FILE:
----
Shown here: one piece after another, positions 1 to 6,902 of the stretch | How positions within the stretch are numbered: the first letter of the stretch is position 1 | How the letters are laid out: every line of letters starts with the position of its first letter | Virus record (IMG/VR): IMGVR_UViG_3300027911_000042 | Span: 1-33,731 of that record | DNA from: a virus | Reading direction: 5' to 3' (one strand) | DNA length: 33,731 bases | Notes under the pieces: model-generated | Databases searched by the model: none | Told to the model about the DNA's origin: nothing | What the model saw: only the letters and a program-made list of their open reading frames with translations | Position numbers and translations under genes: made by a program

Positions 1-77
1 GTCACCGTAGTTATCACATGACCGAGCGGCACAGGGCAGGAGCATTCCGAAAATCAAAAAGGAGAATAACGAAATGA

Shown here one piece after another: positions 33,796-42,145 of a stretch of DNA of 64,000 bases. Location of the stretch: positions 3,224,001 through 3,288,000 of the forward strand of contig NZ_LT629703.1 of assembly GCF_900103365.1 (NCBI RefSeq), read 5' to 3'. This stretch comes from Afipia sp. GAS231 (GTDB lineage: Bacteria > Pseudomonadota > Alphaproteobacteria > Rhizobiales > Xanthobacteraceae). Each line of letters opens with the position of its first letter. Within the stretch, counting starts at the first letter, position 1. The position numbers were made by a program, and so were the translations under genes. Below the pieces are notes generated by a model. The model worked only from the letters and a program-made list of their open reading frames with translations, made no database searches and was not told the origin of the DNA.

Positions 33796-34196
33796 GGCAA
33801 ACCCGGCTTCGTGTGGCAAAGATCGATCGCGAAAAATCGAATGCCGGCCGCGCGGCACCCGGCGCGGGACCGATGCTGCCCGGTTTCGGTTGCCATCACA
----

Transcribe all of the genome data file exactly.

Shown here: one piece after another, positions 1 to 6,902 of the stretch | How positions within the stretch are numbered: the first letter of the stretch is position 1 | How the letters are laid out: every line of letters starts with the position of its first letter | Virus record (IMG/VR): IMGVR_UViG_3300027911_000042 | Span: 1-33,731 of that record | DNA from: a virus | Reading direction: 5' to 3' (one strand) | DNA length: 33,731 bases | Notes under the pieces: model-generated | Databases searched by the model: none | Told to the model about the DNA's origin: nothing | What the model saw: only the letters and a program-made list of their open reading frames with translations | Position numbers and translations under genes: made by a program

Positions 1-77
1 GTCACCGTAGTTATCACATGACCGAGCGGCACAGGGCAGGAGCATTCCGAAAATCAAAAAGGAGAATAACGAAATGA

Shown here one piece after another: positions 33,796-42,145 of a stretch of DNA of 64,000 bases. Location of the stretch: positions 3,224,001 through 3,288,000 of the forward strand of contig NZ_LT629703.1 of assembly GCF_900103365.1 (NCBI RefSeq), read 5' to 3'. This stretch comes from Afipia sp. GAS231 (GTDB lineage: Bacteria > Pseudomonadota > Alphaproteobacteria > Rhizobiales > Xanthobacteraceae). Each line of letters opens with the position of its first letter. Within the stretch, counting starts at the first letter, position 1. The position numbers were made by a program, and so were the translations under genes. Below the pieces are notes generated by a model. The model worked only from the letters and a program-made list of their open reading frames with translations, made no database searches and was not told the origin of the DNA.

Positions 33796-34196
33796 GGCAA
33801 ACCCGGCTTCGTGTGGCAAAGATCGATCGCGAAAAATCGAATGCCGGCCGCGCGGCACCCGGCGCGGGACCGATGCTGCCCGGTTTCGGTTGCCATCACA